Investor’s Business Daily | Feb. 7, 2008
Back in 1991, before Al Gore first shouted that the Earth was in the balance, the Danish Meteorological Institute released a study using data that went back centuries that showed that global temperatures closely tracked solar cycles.
To many, those data were convincing. Now, Canadian scientists are seeking additional funding for more and better “eyes” with which to observe our sun, which has a bigger impact on Earth’s climate than all the tailpipes and smokestacks on our planet combined.
And they’re worried about global cooling, not warming.
Kenneth Tapping, a solar researcher and project director for Canada’s National Research Council, is among those looking at the sun for evidence of an increase in sunspot activity.
Solar activity fluctuates in an 11-year cycle. But so far in this cycle, the sun has been disturbingly quiet. The lack of increased activity could signal the beginning of what is known as a Maunder Minimum, an event which occurs every couple of centuries and can last as long as a century.
Such an event occurred in the 17th century. The observation of sunspots showed extraordinarily low levels of magnetism on the sun, with little or no 11-year cycle.
This solar hibernation corresponded with a period of bitter cold that began around 1650 and lasted, with intermittent spikes of warming, until 1715. Frigid winters and cold summers during that period led to massive crop failures, famine and death in Northern Europe.
Tapping reports no change in the sun’s magnetic field so far this cycle and warns that if the sun remains quiet for another year or two, it may indicate a repeat of that period of drastic cooling of the Earth, bringing massive snowfall and severe weather to the Northern Hemisphere.
Tapping oversees the operation of a 60-year-old radio telescope that he calls a “stethoscope for the sun.” But he and his colleagues need better equipment.
In Canada, where radio-telescopic monitoring of the sun has been conducted since the end of World War II, a new instrument, the next-generation solar flux monitor, could measure the sun’s emissions more rapidly and accurately.
As we have noted many times, perhaps the biggest impact on the Earth’s climate over time has been the sun.
For instance, researchers at the Max Planck Institute for Solar Research in Germany report the sun has been burning more brightly over the last 60 years, accounting for the 1 degree Celsius increase in Earth’s temperature over the last 100 years.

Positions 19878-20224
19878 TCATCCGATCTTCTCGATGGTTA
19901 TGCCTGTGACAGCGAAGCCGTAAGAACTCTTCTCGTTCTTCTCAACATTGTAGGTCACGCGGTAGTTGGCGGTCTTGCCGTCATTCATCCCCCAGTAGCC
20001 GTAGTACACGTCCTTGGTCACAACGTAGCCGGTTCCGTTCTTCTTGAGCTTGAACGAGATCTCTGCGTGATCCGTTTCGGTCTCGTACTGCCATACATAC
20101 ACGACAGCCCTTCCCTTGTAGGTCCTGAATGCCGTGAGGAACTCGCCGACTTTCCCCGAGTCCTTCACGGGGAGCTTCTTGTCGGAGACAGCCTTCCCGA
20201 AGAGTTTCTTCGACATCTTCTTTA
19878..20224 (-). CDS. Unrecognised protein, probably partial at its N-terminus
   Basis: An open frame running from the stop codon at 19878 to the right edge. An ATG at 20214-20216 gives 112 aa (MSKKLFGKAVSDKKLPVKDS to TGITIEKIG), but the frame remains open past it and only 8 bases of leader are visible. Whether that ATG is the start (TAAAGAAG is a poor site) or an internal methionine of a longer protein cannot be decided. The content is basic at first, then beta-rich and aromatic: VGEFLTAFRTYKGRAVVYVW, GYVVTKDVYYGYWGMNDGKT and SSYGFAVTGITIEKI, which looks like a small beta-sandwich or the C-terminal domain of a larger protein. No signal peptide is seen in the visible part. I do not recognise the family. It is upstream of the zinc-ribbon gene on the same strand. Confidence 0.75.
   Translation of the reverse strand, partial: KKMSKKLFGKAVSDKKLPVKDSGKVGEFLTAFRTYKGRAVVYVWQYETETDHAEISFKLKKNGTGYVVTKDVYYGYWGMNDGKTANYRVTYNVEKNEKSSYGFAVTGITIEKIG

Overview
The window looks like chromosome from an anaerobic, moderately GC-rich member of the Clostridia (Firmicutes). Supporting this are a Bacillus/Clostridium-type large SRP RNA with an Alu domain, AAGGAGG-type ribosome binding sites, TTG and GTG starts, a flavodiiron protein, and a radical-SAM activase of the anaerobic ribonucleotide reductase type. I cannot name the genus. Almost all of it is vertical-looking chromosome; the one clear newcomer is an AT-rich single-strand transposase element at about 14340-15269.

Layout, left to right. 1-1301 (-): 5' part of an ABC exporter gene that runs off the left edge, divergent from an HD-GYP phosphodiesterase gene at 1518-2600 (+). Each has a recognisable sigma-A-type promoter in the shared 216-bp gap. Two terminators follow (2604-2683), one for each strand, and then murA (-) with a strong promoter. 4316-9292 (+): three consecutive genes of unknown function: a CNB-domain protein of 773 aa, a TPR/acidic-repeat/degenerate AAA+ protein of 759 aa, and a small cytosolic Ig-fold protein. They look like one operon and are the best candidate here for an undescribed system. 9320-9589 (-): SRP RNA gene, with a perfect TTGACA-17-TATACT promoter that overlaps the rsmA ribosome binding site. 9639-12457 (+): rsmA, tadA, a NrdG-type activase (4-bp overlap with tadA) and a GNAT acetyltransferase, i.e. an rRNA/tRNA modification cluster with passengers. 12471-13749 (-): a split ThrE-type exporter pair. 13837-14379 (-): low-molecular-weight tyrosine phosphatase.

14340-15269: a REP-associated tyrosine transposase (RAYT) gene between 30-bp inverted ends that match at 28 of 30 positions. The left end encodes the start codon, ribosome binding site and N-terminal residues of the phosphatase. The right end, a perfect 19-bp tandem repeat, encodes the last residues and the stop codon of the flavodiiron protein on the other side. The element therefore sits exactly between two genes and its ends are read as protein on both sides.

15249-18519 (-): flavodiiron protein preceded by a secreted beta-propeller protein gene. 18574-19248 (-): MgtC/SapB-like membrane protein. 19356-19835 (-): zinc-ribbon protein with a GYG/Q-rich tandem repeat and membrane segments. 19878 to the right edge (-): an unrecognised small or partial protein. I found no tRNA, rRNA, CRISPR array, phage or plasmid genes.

R. Timothy Patterson, professor of geology and director of the Ottawa-Carleton Geoscience Center of Canada’s Carleton University, says that “CO2 variations show little correlation with our planet’s climate on long, medium and even short time scales.”
Rather, he says, “I and the first-class scientists I work with are consistently finding excellent correlations between the regular fluctuations of the sun and earthly climate. This is not surprising. The sun and the stars are the ultimate source of energy on this planet.”
Patterson, sharing Tapping’s concern, says: “Solar scientists predict that, by 2020, the sun will be starting into its weakest Schwabe cycle of the past two centuries, likely leading to unusually cool conditions on Earth.”
“Solar activity has overpowered any effect that CO2 has had before, and it most likely will again,” Patterson says. “If we were to have even a medium-sized solar minimum, we could be looking at a lot more bad effects than ‘global warming’ would have had.”
In 2005, Russian astronomer Khabibullo Abdusamatov made some waves — and not a few enemies in the global warming “community” — by predicting that the sun would reach a peak of activity about three years from now, to be accompanied by “dramatic changes” in temperatures.
A Hoover Institution Study a few years back examined historical data and came to a similar conclusion.
“The effects of solar activity and volcanoes are impossible to miss. Temperatures fluctuated exactly as expected, and the pattern was so clear that, statistically, the odds of the correlation existing by chance were one in 100,” according to Hoover fellow Bruce Berkowitz.
The study says that “try as we might, we simply could not find any relationship between industrial activity, energy consumption and changes in global temperatures.”
The study concludes that if you shut down all the world’s power plants and factories, “there would not be much effect on temperatures.”
But if the sun shuts down, we’ve got a problem. It is the sun, not the Earth, that’s hanging in the balance.
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